Celebrating the International Day of Forests and the inner world of emotions

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Earlier this month I started a series of three articles on how to harness the wellbeing impact of nature, with each article linked to a UN-sponsored day focused on the natural world.  In the first article, I explored how our emotional response to nature creates changes in our biochemistry that improve our health, energise us and enable us to think more clearly. I suggested that the first step in maximising the benefits is to better tune in to become more aware of the emotional landscape inside us. The next step, that we will explore today, is to become more literate and increase your emotional repertoire.

Today is the International Day of Forests a day that helps to raise awareness of the sustainable management of forests, and their climate, economic and wellbeing impacts. The forest landscape is a good metaphor for the inner landscape of emotions – there are bright, sunny areas; parts that are shaded and restful; overgrown, chaotic patches; and dark, dingy places.

On a hike through a forest in the Lake District a couple of years ago, the main path was warm in the sun and noisy with birds – I felt alert. When I stepped off the path under the canopy of the pine trees it was shaded, the sounds softened, and the ground dotted with colourful fungi – I felt soothed.

You can think of emotions as points on a grid with two axes. The vertical axis represents the energy of the emotion – higher energy at the top and lower at the bottom. Heart rate and adrenaline levels increase as you go up the scale. The horizontal axis represents the degree of stress – high stress on the right and low stress to the left. Emotions become more positive and cortisol levels decrease as you go to the left.

Universe of Emotions

As you become aware of your emotions – using nature or anything else as a trigger – notice where you are you spending your time.  Are you:

  • In the bright, sunny top left, for example feeling excited, passionate or determined?
  • In the shaded, restful bottom left, feeling calm, content or peaceful?
  • In the overgrown, chaotic top right, feeling anger, frustration or anxiety?
  • In the dark, dingy bottom right, feeling bored, detached or down?

You can use our Complete App to explore this emotional ‘forest’.

Forest as Quadrant

These examples are just a few of the possible emotions in each sector of the emotional forest. In reality, there are thousands of emotions – the English language has about 2,000 distinct words for them. But most people have a much more limited repertoire of emotional experience and an emotional vocabulary of 10 to 20 words at the most.

If I asked you to write down all the emotions you’ve felt in the last week, how many would you list and how many would be positive? If our inner emotional landscape is impoverished or barren, does it matter? Yes, for several reasons. If we just feel ‘ok’ or ‘bad’ – a binary choice – then that’s a whole range of human expression that we are condensing into just two emotional ‘lumps’. Life demands a bigger range of responses – only two options doesn’t cut it.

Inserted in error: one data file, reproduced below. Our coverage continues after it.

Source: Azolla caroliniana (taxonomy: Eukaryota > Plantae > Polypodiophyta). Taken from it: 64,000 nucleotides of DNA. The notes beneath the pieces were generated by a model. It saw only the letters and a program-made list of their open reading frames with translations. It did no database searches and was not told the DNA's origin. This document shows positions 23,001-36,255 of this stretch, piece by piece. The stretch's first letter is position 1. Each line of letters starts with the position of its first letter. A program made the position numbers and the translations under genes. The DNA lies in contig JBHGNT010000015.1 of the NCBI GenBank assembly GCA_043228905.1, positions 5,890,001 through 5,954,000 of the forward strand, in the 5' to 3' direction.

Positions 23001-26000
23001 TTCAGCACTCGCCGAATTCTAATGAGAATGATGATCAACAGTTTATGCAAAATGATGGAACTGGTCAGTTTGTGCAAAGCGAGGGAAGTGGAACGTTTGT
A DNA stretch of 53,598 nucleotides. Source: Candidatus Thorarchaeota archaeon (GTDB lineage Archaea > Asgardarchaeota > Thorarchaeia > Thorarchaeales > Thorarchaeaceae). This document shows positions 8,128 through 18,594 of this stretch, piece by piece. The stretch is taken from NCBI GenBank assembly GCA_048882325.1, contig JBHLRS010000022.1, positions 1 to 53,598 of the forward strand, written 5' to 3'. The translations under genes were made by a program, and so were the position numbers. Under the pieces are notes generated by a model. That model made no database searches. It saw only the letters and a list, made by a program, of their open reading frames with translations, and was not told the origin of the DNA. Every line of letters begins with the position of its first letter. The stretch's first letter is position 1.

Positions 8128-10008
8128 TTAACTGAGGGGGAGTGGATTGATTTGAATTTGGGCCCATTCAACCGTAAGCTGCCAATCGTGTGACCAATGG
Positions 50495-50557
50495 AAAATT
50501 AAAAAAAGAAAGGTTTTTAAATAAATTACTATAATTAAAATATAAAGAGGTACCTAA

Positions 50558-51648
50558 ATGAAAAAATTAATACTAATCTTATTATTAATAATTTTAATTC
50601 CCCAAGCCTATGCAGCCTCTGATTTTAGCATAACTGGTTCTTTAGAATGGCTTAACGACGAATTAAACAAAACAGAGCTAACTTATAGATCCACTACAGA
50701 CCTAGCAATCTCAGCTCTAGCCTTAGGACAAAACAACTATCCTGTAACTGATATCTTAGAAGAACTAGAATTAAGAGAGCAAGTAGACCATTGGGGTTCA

If we expand to a handful of emotions, at least we now have some choice, some different emotional ‘gears’ we can engage. We can be more responsive. But we have the potential to go even further, and it really matters. If we can’t tell the difference between emotions, we may respond inappropriately. Imagine that ‘anxious’ and ‘angry’ are lumped together. We might step forward to act in anger when we should be stepping back to allow anxiety to subside.

And one final reason for great emotional literacy; a bigger emotional repertoire makes for a richer, fuller, more enjoyable life! During the pandemic I discovered a new hobby.  When we could only walk in our local park for exercise, I started to notice small changes in the plants from one week to the next. As one plant started to fade and die off, the next had buds ready to burst into flower, and the one after that was already sprouting green shoots. I became fascinated and started taking photos to try and identify the plants I was seeing.

Two years on and every time I go outside, I cannot help but notice the plants around me. Plenty of emotional richness has come with it – marvelling at all the tiny individual flowers that make up a daisy, getting excited about spotting an insectivorous plant beside a mountain stream and anticipating what that weird looking green shoot is going to become.

So, I invite you to become a nature hunter and explorer not just in the outer world of flora and fauna, but in the inner world of your emotional landscape. There’s lots to discover and the more you become familiar with this inner world the easier it becomes to navigate it.

More on that tomorrow, in the final article of the series for World Water Day.

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